In the world of airborne terrain systems, there are either high-priced TAWS products aimed at high-end turbine-powered iron or the familiar bare-bones terrain alerting found on cheaper portable GPS and MFD base maps. Nothing, in our estimation, provides the ultimate in dedicated terrain awareness at a price that wont break the bank. As one single-engine turboprop operator put it, “If Im cruising above an overcast, I want to know immediately the exact detail of the terrain below the aircraft in case the engine quits.” The new $3995 AT300 from ASPEN Avionics in Albuquerque, New Mexico comes closer to meeting this design brief than any dedicated non-TAWS terrain system weve seen, but with limitations that disappointed the above-mentioned turboprop driver. Designed to fit into an existing 3-inch instrument cutout, the AT300 measures 3.3 by 3.3 by 3.8 inches deep and weighs only a pound. It can take input voltage from 12 to 28 VDC, making it a player in any electrical system. The AT300 can easily stand on its own someplace else on the panel if its not replacing a primary VSI. Given its functionality, we think the AT300 belongs in the main instrument scan on the left side.
ASPEN says that the display can be expanded to encompass weather and storm avoidance. The face of the instrument houses a brilliant but small 2.5-inch color high-resolution active-matrix LCD display, sporting 240 x 480 pixels. The display is bright and clear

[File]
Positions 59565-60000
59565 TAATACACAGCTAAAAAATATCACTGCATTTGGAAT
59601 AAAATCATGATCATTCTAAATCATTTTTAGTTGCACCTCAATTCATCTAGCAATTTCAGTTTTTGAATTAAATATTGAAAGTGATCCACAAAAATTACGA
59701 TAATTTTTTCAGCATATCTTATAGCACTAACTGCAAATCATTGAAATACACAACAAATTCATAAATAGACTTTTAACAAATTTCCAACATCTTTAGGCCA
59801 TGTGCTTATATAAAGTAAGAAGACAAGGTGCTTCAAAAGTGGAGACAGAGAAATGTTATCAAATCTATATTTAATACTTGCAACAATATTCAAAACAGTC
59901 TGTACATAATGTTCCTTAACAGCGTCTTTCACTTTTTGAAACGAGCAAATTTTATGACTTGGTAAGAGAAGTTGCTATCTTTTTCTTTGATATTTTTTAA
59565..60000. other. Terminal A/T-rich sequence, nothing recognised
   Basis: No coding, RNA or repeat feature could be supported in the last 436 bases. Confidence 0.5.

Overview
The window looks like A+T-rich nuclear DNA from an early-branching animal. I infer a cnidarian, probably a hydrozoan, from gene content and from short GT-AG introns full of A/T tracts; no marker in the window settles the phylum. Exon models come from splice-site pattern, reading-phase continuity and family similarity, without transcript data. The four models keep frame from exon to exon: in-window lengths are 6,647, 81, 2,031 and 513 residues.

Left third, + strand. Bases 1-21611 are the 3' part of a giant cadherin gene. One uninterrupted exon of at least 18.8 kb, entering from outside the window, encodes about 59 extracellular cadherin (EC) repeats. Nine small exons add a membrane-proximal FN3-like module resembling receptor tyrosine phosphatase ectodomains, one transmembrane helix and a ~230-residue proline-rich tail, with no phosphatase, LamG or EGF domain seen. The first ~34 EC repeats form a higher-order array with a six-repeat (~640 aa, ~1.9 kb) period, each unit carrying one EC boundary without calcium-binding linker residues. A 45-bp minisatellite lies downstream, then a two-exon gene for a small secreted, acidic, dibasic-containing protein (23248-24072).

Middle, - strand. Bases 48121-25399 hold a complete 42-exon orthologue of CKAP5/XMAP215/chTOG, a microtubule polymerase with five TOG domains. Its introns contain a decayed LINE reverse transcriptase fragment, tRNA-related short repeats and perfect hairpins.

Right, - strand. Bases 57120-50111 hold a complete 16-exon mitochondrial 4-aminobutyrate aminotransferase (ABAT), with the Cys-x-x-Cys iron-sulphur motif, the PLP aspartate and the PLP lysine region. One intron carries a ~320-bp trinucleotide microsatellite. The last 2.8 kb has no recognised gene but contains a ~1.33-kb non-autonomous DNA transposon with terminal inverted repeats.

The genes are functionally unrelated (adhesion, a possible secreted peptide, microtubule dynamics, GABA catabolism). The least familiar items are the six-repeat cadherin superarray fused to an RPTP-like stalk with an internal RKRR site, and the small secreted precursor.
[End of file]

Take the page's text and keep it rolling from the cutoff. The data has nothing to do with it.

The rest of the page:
with automatic or manual dimming capability. We found the display perfect for mounting in the VSI position of any six-pack configuration of steam gauges and it has a reasonable side viewing angle, especially when splashed with sunlight in a medium-size cockpit.
Rate of climb functionality, which is displayed on the left side of the display in vertical tape format, is driven by the aircraft static system just like any other mechanical VSI. Vertical speed rates of 2000 FPM are measured in major and minor tick marks on the screen. Theres also a numeric readout of FPM 9900 on the bottom left corner of the display. Vertical speed is displayed as two digits once you get moving quicker than 2000 FPM in either direction. For example, a 4600 FPM descent will read as -46 FPM. The thousands digit (4) is shown full size while the hundreds (6) is a smaller superscript digit.